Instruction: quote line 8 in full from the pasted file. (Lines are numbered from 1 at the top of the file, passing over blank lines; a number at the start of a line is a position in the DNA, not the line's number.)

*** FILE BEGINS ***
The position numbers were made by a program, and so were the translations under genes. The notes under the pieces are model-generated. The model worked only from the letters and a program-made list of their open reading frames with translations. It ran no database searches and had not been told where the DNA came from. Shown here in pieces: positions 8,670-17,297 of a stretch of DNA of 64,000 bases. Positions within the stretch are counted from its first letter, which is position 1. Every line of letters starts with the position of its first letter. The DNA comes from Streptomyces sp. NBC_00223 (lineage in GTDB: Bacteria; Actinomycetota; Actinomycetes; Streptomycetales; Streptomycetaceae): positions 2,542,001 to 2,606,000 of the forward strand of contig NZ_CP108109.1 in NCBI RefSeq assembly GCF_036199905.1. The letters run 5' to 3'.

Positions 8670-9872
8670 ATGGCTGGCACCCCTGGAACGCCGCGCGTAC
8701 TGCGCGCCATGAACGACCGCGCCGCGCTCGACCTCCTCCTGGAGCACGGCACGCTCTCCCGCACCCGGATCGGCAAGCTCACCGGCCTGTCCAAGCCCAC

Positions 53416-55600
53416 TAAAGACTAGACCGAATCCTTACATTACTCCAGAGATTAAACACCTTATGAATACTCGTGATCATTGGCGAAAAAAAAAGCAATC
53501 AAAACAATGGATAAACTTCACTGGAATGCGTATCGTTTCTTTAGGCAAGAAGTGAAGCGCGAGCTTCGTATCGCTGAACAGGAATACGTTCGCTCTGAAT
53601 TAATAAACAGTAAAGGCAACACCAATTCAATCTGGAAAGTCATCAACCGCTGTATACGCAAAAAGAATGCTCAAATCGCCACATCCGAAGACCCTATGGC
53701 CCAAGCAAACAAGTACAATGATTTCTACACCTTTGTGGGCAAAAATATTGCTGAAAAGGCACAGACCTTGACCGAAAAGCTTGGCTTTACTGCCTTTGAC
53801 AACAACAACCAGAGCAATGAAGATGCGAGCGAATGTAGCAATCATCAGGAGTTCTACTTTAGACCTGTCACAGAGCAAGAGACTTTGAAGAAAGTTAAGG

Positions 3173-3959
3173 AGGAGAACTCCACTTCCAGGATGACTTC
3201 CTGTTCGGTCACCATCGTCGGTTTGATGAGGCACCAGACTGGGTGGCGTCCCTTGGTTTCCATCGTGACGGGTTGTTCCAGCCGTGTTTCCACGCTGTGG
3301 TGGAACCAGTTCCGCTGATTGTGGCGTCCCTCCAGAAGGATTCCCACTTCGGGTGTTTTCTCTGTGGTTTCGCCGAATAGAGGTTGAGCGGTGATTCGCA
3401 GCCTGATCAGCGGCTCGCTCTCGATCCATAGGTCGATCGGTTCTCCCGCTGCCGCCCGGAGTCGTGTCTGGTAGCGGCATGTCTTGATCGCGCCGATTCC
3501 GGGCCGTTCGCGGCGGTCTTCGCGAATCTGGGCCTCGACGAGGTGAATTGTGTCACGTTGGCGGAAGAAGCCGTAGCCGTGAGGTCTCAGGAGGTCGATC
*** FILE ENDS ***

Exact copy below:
53601 TAATAAACAGTAAAGGCAACACCAATTCAATCTGGAAAGTCATCAACCGCTGTATACGCAAAAAGAATGCTCAAATCGCCACATCCGAAGACCCTATGGC